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Flint Bishop Debt Recovery – Must You Pay? 2022

Flint Bishop Debt Recovery

For free and impartial money advice and guidance, visit MoneyHelper, to help you make the most of your money.

It doesn’t matter whether you’re aware of your problems with debt, or if you’re oblivious to an outstanding bill in your name – a letter or phone call from Flint Bishop debt recovery can be concerning.

Here we look at whether Flint Bishop is a legitimate service and what you need to do should they get in touch.

Flint Bishop debt recovery

Who are Flint Bishop?

Flint Bishop are a solicitors firm based in Derby in the UK. However, they’ve also branched out beyond standard solicitor services to include debt recovery for business clients.

What this means in practice is that they take on debts from other companies and work to reclaim the money from the customer themselves. Most debt recovery companies would normally purchase the debt from the client and then pursue it.

However, Flint Bishop are specialists instead in almost a debt consultation service. They won’t buy the debts outright but will instead provide a service to chase debts on behalf of the original client.

They also specialise in commercial debt – chasing other businesses for unpaid monies rather than focusing on customers. That doesn’t mean they don’t tackle customer debt completely and so you may still receive a letter from Flint Bishop on behalf of a company you owe money to.

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Why are Flint Bishop chasing me?

If Flint Bishop have got it touch with you, either via a letter or a phone call, it means that they’re acting on behalf of a business who believes you owe them money. It might be something you already know that you’re behind on repaying, or it could be an old debt that you’d forgotten about, or didn’t even realise was outstanding.

It also could be a mistake, particularly if it is regarding an older debt. It could be that Flint Bishop has mistaken you for someone else who did owe money, or maybe it’s an old debt that you did settle, but an administration error means it hasn’t been recorded. If you’re confident this is the case then don’t pay, but also make sure you speak to Flint Bishop immediately to clear up the issue or it could result in penalties further down the line.

Is Flint Bishop a legitimate debt collector?

Yes, Flint Bishop is a legitimate law firm and debt recovery service. They are authorised and regulated by the Solicitors Regulation Authority and have won a considerable number of awards for their work in business-to-business collections.

This simply means you should not ignore any communications from Flint Bishop. Just because you’ve never dealt with them previously doesn’t mean it doesn’t concern you, and you should speak to them ASAP to identify the debt issue and resolve it.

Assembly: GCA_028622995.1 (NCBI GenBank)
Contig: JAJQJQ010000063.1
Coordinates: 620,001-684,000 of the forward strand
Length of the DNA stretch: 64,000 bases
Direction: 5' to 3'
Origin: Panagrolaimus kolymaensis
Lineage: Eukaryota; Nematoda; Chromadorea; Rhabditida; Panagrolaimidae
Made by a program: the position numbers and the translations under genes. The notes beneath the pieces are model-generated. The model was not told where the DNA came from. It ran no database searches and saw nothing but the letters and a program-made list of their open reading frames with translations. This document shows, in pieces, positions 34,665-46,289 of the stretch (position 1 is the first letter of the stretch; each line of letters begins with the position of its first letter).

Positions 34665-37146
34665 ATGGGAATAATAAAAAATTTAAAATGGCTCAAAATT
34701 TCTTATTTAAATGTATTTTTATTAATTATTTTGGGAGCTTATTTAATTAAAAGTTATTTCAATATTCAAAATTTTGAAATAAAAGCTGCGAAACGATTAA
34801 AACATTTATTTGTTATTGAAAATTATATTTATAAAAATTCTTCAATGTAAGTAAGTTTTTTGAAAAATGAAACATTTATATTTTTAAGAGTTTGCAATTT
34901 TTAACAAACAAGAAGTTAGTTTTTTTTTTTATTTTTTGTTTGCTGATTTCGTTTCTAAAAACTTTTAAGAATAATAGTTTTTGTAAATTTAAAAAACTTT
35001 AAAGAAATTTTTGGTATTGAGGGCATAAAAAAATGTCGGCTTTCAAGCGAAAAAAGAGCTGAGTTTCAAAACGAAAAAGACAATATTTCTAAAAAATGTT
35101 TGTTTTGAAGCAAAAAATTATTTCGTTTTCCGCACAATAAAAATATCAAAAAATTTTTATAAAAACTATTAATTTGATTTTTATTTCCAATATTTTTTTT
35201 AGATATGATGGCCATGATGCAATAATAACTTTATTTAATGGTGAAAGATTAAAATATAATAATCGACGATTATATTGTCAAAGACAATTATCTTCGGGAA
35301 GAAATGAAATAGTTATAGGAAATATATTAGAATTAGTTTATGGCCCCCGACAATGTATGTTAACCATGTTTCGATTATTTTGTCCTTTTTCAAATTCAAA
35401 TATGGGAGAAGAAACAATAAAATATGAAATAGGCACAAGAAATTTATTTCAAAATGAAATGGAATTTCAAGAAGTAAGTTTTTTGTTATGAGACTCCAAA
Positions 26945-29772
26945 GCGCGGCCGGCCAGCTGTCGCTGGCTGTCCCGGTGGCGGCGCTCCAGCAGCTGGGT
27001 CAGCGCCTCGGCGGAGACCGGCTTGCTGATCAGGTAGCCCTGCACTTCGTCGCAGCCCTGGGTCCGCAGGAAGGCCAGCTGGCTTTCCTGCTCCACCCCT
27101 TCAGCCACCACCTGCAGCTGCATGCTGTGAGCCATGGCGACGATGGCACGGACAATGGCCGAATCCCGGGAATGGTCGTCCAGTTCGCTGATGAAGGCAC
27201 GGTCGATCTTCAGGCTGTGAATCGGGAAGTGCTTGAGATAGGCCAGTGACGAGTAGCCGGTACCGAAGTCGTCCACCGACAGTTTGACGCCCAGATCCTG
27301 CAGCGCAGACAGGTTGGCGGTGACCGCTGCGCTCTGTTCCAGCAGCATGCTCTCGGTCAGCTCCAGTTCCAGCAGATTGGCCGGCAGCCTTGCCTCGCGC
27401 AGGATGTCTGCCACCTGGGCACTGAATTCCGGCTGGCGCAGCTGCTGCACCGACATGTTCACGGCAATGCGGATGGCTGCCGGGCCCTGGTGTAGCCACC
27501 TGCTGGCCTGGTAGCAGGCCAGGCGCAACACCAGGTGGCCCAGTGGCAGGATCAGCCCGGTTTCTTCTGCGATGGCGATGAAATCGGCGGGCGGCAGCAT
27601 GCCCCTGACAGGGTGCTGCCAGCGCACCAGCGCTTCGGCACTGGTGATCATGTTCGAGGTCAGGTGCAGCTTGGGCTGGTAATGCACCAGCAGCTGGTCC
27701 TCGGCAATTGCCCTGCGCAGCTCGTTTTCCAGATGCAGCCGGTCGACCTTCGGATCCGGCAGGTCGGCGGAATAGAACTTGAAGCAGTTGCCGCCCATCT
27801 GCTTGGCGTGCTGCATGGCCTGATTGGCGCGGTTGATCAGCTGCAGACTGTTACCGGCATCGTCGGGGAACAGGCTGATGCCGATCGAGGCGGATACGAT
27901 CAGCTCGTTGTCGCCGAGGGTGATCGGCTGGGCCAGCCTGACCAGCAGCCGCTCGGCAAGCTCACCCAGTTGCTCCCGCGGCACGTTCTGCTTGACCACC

Should you repay Flint Bishop?

The simple answer is yes. If you are already aware of the debt, you’re sure that it belongs to you and you’re able to pay it without putting yourself into financial difficulty then you should reply to Flint Bishop immediately and make a payment. However that point on financial difficulty is key – Flint Bishop should not be demanding you make a payment if it puts you in serious financial trouble.

If you can pay your debt and you know it’s yours, the easiest way to do this is to just call Flint Bishop on the phone number they’ll have provided, or call the business you owe directly. The sooner you pay off the amount you owe, the sooner they will stop getting in touch and you can focus on the job of rebuilding your credit score.

What action can Flint Bishop take?

Flint Bishop act as a solicitor and as such, they are not an authorised debt recovery agency. They will only act on behalf of their clients, and will not be acting for themselves. They are not overseen by the Financial Conduct Authority and were only previously registered with the organisation.

However, they should still follow the rules set out by the FCA with regards to debt communications otherwise they could find themselves challenged legally.

Flint Bishop can contact you to ask you to pay the debt, and if you refuse or ignore them they could take you to court and petition for a County Court Judgement or, in more extreme circumstances, bankruptcy.

They should work with you prior to this – if you can agree a payment plan, this will save any trips to court since a CCJ will likely only result in a payment plan anyway. Yet they may not agree instantly and could try to push you to pay in full.

Case study:

User Rene37 on the MoneySavingExpert forums explained how they were contact by Flint Bishop but requests to implement a payment plan were ignored: